A chief obstacle noted in the report is the lack of bankable projects, attributed to EMDE governments’ often limited capacity to prepare, plan, and prioritise those that would be attractive to private investments. This makes upstream project preparation a key action area. Cracking this nut will ensure appropriate allocation of risk between the public and private sectors, a critical first step in attracting institutional investors.

Done well, these are win-win efforts. The U.S. Federal Reserve's framework review earlier in the year indicates that investors will continue in a low-yield environment for the foreseeable future. At the same time fiscal deficits have ballooned following responses to the COVID-19 pandemic. Institutional investors will continue their search for smart opportunities while safeguarding returns to fund future liabilities. In the case of EMDE infrastructure projects, they can undoubtedly deliver attractive returns. And we believe that, especially with the use of more credit enhancement products, they could attract higher levels of institutional capital.

It's neither easy nor fast – but it's doable

Infrastructure projects are often accompanied by bespoke financing structures that require careful due diligence. Transaction costs can increase quickly, especially relative to the typically small ticket sizes involved for individual transactions. We feel strongly that standardising loan contracts to reduce costs – both in terms of time and capital – and creating aggregation platforms to help institutional investors deploy larger amounts of capital in a single transaction will go far to offer improved risk-return profiles.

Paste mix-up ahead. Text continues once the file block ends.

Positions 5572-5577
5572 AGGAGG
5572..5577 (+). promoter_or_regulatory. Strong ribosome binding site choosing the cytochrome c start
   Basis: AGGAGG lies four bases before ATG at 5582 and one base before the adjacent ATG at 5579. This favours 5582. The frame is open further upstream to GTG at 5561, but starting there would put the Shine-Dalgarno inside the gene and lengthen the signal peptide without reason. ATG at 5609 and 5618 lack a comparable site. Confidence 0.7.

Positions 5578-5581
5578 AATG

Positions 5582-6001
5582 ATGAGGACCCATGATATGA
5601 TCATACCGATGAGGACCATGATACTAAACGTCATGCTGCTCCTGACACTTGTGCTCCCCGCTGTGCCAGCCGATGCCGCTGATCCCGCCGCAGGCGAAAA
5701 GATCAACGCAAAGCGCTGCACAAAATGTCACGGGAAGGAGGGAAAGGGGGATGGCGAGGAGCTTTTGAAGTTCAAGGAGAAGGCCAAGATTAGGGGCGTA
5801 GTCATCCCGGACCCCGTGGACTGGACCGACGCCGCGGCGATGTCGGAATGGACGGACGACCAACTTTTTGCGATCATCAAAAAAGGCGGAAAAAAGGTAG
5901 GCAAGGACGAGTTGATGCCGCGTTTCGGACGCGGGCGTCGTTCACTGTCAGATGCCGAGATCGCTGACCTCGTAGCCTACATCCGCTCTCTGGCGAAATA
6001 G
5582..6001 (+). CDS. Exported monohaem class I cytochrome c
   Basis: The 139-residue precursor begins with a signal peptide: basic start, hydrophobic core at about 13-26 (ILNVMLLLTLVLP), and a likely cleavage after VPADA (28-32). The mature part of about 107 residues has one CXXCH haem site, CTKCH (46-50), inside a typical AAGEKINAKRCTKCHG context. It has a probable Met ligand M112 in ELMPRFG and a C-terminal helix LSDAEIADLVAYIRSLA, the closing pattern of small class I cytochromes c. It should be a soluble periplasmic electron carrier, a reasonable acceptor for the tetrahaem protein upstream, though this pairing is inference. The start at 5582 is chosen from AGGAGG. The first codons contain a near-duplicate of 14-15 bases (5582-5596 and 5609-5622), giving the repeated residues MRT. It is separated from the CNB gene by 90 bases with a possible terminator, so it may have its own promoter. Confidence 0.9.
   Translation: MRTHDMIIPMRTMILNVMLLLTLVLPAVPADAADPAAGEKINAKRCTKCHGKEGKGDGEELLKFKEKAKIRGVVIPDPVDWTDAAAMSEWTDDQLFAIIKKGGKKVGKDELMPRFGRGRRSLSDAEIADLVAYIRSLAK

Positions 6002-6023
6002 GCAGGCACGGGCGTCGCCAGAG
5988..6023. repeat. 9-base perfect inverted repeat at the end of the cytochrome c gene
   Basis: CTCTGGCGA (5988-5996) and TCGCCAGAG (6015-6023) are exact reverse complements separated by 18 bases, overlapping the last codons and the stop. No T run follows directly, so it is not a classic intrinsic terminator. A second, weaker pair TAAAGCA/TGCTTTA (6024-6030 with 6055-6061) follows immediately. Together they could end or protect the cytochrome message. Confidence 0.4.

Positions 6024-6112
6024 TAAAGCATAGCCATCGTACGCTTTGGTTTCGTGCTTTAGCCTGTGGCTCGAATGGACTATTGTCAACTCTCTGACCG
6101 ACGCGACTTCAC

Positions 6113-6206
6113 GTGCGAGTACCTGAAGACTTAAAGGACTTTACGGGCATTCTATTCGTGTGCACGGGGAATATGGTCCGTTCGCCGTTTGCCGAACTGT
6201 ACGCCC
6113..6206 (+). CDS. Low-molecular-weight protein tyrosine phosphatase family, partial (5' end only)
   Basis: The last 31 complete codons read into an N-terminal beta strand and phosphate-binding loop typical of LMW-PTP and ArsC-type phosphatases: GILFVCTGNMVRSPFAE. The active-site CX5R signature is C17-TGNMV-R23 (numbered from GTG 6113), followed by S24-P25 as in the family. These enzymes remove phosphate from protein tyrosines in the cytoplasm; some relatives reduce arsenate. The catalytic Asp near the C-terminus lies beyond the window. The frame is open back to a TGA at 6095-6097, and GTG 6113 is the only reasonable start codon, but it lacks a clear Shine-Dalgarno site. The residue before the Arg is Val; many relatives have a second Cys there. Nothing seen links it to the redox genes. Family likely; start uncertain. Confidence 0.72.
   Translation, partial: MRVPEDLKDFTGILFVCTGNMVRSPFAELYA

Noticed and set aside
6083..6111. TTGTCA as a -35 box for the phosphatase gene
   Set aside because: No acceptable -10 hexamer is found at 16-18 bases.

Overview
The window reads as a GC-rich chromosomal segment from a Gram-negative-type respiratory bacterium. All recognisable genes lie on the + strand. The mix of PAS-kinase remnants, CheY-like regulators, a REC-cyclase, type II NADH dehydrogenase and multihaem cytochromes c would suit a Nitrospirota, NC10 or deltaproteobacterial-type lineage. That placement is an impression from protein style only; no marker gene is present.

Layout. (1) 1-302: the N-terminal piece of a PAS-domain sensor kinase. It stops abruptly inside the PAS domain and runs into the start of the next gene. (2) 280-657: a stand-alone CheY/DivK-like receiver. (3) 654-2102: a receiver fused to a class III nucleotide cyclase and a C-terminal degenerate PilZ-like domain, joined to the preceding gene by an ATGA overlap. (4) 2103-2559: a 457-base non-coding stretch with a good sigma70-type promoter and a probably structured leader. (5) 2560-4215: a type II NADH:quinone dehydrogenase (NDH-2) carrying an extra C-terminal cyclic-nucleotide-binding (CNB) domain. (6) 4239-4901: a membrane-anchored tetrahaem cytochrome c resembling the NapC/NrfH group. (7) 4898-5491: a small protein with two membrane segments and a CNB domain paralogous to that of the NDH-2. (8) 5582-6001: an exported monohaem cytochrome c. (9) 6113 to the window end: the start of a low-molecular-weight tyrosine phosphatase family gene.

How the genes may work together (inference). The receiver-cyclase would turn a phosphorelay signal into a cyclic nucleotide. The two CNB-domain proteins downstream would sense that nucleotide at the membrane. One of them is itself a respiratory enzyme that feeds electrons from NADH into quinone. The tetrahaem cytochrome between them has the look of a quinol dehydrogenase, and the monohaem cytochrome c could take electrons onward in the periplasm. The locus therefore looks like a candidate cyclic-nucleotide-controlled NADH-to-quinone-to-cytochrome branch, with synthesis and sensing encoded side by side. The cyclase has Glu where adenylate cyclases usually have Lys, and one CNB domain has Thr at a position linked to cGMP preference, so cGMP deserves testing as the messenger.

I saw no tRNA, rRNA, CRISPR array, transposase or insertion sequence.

Finally, while COVID-19 continues to dominate headlines, the outbreak will ultimately end up being a temporary, albeit very painful, disruption. Yet, many topics highlighted by the virus will persist beyond containment and recovery.  Global health, social welfare, climate change, and sustainability – all these will remain at the top of the global agenda and will not be resolved any time soon.

This is why environmental, social and governance (ESG) considerations, which were already growing in importance among public and private sector actors pre-pandemic, will continue to be an important part of global discussions on infrastructure development. Institutional investors, like many, need to get up to speed quickly here, so ensuring ESG compliance through adherence to time-tested standard practices and robust regulations will be a significant boon to these efforts. Our last recommendation is therefore to further enhance the disclosure of ESG requirements associated with infrastructure projects.

Now more than ever, we need private investment in sustainable, quality infrastructure to boost economic growth in EMDEs and promote resilience against public health crises and climate-related risks, as well as unforeseen global and national shocks. But the window of opportunity is narrowing to affect the climate change trajectory – which will, in turn have broad effects on people’s resilience, including their health and security across the globe. Creating new investment opportunities for institutional investors is a specific and highly achievable goal that we look forward to advancing collaboratively.

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Publication Closing the Infrastructure Gap

Mobilising Institutional Investment into Sustainable, Quality Infrastructure in Emerging Markets and Developing Economies (EMDEs).

Discover Closing the Infrastructure Gap